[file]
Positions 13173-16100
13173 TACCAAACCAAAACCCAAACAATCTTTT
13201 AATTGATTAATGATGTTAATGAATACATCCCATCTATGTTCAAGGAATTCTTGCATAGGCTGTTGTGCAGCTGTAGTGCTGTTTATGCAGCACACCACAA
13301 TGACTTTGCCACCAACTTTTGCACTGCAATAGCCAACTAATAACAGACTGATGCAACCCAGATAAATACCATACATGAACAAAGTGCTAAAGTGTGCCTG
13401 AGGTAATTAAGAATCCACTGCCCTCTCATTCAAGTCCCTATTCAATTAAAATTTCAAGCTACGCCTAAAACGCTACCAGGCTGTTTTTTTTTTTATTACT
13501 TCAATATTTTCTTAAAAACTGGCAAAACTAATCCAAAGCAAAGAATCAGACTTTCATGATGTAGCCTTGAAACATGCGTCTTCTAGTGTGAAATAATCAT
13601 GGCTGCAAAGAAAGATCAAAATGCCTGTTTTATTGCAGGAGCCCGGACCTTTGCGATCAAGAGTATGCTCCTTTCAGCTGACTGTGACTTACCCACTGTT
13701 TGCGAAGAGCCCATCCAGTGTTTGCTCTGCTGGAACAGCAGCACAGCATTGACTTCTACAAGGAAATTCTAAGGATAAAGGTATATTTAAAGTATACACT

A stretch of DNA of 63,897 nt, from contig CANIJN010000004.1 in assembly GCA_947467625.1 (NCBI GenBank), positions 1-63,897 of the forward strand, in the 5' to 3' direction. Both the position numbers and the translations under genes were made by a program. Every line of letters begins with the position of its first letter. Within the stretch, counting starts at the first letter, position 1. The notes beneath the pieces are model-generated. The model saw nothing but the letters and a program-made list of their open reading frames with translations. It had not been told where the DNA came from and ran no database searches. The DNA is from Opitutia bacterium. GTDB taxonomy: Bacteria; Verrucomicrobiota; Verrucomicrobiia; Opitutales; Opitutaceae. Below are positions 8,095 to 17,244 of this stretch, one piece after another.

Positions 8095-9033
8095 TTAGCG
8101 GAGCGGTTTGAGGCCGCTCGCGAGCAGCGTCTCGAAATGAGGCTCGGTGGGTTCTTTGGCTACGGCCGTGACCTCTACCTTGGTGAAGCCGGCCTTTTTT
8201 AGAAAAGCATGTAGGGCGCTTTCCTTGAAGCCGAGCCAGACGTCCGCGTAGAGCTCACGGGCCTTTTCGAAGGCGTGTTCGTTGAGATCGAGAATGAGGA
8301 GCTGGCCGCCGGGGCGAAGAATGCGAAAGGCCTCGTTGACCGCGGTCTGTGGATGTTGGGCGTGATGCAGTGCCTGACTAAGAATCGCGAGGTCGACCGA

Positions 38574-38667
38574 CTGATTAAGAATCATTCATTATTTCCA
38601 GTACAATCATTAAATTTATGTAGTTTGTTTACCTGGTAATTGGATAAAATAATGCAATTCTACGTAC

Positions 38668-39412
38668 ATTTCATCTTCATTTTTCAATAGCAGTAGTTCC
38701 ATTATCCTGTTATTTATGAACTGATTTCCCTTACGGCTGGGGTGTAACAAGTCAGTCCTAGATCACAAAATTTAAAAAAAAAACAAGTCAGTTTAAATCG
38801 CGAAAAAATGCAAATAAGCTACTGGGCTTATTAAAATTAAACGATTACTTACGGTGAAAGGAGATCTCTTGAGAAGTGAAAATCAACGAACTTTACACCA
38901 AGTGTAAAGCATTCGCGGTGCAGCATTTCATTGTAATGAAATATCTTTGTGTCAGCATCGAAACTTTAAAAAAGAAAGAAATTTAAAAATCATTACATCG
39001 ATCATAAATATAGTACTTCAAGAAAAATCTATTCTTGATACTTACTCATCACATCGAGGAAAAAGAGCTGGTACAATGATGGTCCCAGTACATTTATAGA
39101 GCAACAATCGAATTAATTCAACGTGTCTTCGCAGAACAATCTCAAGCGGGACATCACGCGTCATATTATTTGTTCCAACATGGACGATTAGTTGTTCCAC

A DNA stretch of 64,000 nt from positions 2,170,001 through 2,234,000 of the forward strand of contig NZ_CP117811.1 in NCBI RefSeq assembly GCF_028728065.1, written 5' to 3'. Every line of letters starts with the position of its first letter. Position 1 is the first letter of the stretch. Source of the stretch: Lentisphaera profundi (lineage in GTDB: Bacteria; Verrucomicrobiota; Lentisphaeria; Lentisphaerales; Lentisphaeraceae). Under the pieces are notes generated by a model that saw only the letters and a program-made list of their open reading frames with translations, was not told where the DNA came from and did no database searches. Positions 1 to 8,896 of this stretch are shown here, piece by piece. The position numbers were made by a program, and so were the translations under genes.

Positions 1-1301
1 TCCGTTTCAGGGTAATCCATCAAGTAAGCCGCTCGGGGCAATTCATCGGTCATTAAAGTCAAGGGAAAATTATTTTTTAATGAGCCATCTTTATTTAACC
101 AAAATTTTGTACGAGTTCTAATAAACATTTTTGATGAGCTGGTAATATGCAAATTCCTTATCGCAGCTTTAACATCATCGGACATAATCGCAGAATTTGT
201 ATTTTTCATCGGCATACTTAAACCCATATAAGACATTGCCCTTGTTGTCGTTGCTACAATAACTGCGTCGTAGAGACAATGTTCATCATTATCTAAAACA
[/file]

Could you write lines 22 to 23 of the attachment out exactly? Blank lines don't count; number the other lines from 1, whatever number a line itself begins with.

38901 AGTGTAAAGCATTCGCGGTGCAGCATTTCATTGTAATGAAATATCTTTGTGTCAGCATCGAAACTTTAAAAAAGAAAGAAATTTAAAAATCATTACATCG
39001 ATCATAAATATAGTACTTCAAGAAAAATCTATTCTTGATACTTACTCATCACATCGAGGAAAAAGAGCTGGTACAATGATGGTCCCAGTACATTTATAGA